Viewing DM as cheap not cost effective is a recipe for failure

Viewing DM as cheap not cost effective is a recipe for failure. 

Russell Parsons

Charities are under an immense amount of pressure. In demand like never before but in many cases having to do more with less.

The cut to state funding meant many smaller charities suffered in the wake of the economic downturn. Coupled with the squeeze on household incomes and the size of the challenge for charities has increased.

Throw in the curveball of social media and the attention it brings to those causes that have the wherewithal, time and money to exploit it and the task for many charities gets even harder.

It is more important then for a charity to be savvy in their marketing. Cost effectiveness is still key. However, in the rush to cut through the noise at low-cost charities need to make sure they are not cutting corners.

The Fundraising Standards Board has just reported direct mail, telephone and doorstep fundraising spiralled last year. Notably, complaints against charities using addressed direct mail increased 36 per cent year on year to 16,966, accounting for more than a third (35 per cent) of the total and more than twice as many complaints as any other area.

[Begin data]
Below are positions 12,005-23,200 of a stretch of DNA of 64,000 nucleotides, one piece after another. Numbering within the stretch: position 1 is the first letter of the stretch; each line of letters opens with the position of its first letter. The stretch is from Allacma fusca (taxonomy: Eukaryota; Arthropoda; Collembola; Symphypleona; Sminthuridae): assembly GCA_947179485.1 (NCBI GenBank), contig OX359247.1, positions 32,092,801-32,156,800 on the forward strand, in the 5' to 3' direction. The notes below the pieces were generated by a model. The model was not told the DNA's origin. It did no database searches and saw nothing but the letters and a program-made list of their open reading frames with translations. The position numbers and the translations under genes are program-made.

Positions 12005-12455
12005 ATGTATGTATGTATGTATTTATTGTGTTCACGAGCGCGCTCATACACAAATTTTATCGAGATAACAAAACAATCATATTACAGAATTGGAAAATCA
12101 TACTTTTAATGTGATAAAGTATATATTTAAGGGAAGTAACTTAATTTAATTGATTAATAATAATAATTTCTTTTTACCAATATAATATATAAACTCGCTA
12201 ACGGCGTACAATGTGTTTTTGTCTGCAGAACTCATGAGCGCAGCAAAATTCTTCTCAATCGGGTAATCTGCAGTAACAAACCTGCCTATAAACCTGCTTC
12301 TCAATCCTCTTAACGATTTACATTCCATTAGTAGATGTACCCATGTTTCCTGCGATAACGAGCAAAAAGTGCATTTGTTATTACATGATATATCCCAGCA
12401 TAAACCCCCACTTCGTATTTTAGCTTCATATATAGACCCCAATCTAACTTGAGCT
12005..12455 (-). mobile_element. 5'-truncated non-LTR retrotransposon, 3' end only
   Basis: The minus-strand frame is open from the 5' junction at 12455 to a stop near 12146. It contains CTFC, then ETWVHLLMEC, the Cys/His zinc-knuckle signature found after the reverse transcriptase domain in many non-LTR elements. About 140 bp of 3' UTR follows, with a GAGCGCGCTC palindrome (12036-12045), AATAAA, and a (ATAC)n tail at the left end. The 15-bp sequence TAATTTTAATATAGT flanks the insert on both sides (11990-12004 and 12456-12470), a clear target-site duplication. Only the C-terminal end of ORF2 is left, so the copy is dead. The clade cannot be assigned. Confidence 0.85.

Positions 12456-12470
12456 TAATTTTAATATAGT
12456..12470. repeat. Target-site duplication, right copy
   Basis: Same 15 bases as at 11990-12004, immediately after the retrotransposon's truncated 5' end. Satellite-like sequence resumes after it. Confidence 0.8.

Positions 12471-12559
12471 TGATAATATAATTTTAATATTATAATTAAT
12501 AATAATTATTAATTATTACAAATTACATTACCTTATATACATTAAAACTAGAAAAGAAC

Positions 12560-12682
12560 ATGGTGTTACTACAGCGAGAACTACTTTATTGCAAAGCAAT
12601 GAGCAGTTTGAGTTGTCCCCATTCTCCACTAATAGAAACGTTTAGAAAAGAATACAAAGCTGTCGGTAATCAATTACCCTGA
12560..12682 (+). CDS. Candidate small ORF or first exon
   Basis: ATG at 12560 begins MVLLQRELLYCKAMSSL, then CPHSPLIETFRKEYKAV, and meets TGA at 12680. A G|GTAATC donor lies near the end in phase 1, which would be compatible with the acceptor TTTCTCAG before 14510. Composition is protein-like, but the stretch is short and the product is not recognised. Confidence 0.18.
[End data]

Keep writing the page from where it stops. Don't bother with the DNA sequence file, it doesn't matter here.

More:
The average complaint rate about direct mail also increased, up to 0.0005 last year from 0.0002 in 2012.

The FRSB did not offer any reasons why but the fact the growth in complaints outstripped the rising use of addressed direct mail does suggest there is bad practice.

Poor targeting as a result of bad, old or lack of data? Acting on a recipient’s failure to opt-our rather than an active agreement to receive? Or just sending uncreative mail too much, too often?

The answer is not known but what is without doubt is that the increasing number of complaints creates a problem. Like with any brand, if you piss enough people off enough of the time, it’s going to erode brand equity.

Charities will perhaps be cut a little more slack than most but there is a limit to how many times you can get it wrong.

I wager that many of the complaints are about mail sent by smaller charities not as well versed in data techniques or resourced. It is here the help is needed.

The good news is there is acknowledgement of an issue. The FRSB has promised to look into the underlying causes to see whether industry standards need reviewing. It has already submitted recommendations to charities on how best to contact donors using these methods.

The FRSB does need to reach out to identify and help. It would do no harm for these efforts to be assisted by the direct marketing industry through the Direct Marketing Association.

DM is a cost-effective way to reach your target but if you approach campaigns with the mind set it is simply cheap then the end result will be more harm than good. 

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